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When female engineers posted pictures of themselves on Twitter with the hashtag #ILookLikeAnEngineer, Dr. Heather Logghe wondered whether it was time for #ILookLikeASurgeon. Others chimed in, echoing Logghe’s thoughts, and a hashtag was born.
“It is hard to find role models that remind you of yourself as a woman in surgery. It’s been so traditionally male and unfortunately so many of the female role models have had to conform to the male stereotypes to survive,” Logghe tells TODAY.
Logghe hoped that a hashtag featuring pictures of what surgeons actually look like — women, people of color, people with disabilities — would cause others to consider those in the profession differently.
“There’s still a need for us to have the freedom to really be who we are,” says Logghe, who is taking two years off from her surgery residency for research.
Immediately, surgeons across the country began sharing photos — pictures of themselves with their families, performing yoga, in the operating room, mugging with coworkers, salsa dancing and marking life milestones.
Dr. Deanna Attai, who is an assistant clinical professor of surgery at the David Geffen School of Medicine at UCLA and a breast surgeon, shared her picture to remind female surgeons they are not alone.
When the 50-year-old started her general surgery residency, Attai was the only woman in all five years of the program. There was also only one female attending surgeon.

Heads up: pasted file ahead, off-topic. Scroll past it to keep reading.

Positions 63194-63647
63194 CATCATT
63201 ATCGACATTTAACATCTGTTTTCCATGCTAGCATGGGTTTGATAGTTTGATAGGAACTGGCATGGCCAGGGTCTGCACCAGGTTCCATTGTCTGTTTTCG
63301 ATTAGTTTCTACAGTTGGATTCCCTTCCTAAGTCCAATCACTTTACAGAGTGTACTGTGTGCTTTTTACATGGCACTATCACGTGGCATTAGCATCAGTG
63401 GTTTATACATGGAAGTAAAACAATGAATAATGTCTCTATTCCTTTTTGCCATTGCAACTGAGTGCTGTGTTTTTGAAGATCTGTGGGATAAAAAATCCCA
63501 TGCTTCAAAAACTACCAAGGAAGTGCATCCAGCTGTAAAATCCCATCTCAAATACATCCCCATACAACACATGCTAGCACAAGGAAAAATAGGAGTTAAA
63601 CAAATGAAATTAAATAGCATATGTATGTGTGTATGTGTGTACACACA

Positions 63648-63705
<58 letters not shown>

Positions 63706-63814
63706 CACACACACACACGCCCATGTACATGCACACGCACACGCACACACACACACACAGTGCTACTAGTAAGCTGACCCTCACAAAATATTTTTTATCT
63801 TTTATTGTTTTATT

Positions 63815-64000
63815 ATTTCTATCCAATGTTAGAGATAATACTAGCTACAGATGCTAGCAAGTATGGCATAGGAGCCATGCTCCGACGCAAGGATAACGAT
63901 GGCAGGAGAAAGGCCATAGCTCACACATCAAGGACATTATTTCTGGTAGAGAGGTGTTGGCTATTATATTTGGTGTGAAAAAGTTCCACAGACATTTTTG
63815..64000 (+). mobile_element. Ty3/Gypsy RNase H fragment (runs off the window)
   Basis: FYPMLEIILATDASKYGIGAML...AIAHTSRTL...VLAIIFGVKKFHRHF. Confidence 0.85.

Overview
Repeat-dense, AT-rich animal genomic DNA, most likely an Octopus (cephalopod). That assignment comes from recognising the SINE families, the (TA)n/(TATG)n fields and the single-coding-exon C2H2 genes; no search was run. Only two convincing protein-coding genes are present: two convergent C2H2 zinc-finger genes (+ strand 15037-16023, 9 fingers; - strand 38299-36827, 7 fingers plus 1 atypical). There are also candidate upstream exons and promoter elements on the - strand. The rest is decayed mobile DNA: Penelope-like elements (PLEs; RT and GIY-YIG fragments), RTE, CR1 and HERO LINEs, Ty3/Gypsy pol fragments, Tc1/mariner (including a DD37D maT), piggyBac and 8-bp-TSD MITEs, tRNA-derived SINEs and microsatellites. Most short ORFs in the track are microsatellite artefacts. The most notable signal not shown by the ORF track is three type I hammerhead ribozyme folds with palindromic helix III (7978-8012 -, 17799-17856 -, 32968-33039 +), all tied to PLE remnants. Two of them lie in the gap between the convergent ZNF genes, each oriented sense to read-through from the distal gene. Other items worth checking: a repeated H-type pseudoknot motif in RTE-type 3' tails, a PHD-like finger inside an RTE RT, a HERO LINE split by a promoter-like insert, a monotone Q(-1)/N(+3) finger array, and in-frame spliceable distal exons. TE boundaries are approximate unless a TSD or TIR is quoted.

This program felt welcoming compared to another that she interviewed for, though. One of the interviewers asked her how she would feel working with men, many of whom did not want a woman in the OR.
“That [was] not the program for me. Just some basic tolerance would have been appreciated,” she says.
Only a few years ago, Dr. Neeraja Nagarajan faced a similar bias in her med school in India. Only one female attending surgeon worked in the surgery department and people often warned Nagarajan that a career in surgery meant she couldn’t have a family.
At a surgery conference, she encountered another Indian doctor who told her that his wife was also a doctor — though she was an OB/GYN, a position he believed to be one of the only choices for female doctors in India.
“That is so condescending,” says Nagarajan, who is doing post-doctoral research at Johns Hopkins University before joining a surgery residency. “Now, I look back and kind of laugh.”
Dr. Dana Khuthaila, a plastic surgeon in New York, likes that she sees more and more women in surgery. She tweeted pictures of herself wearing her surgery glasses because she felt she looked silly and wanted to humanize surgeons.
“I think it is very important for people to think of surgeons as people and they are just as diverse as the community they are in,” she says. “I think that people just think of surgeons as males and [it’s important to] show them what they are really like.”
When she was in her surgery residency, Khuthaila felt the pressure to be more aggressive and many of her male colleagues looked at qualities like compassion and kindness as weaknesses. She worked hard to build her skills and showed that her “feminine” qualities made her a better surgeon.
“I didn’t want to be anybody other than me,” she says.
The hashtag has been sparking important conversations, which feels especially important to 19-year-old Jasmine Miller, a Yale junior considering a career in orthopedic surgery. Before seeing the photos and curating them she felt that being a surgeon might be overwhelming.
“Scrolling through this hashtag [showing women] being orthopedic surgeons happy in their careers and happy in their lives, it just gives me hope.”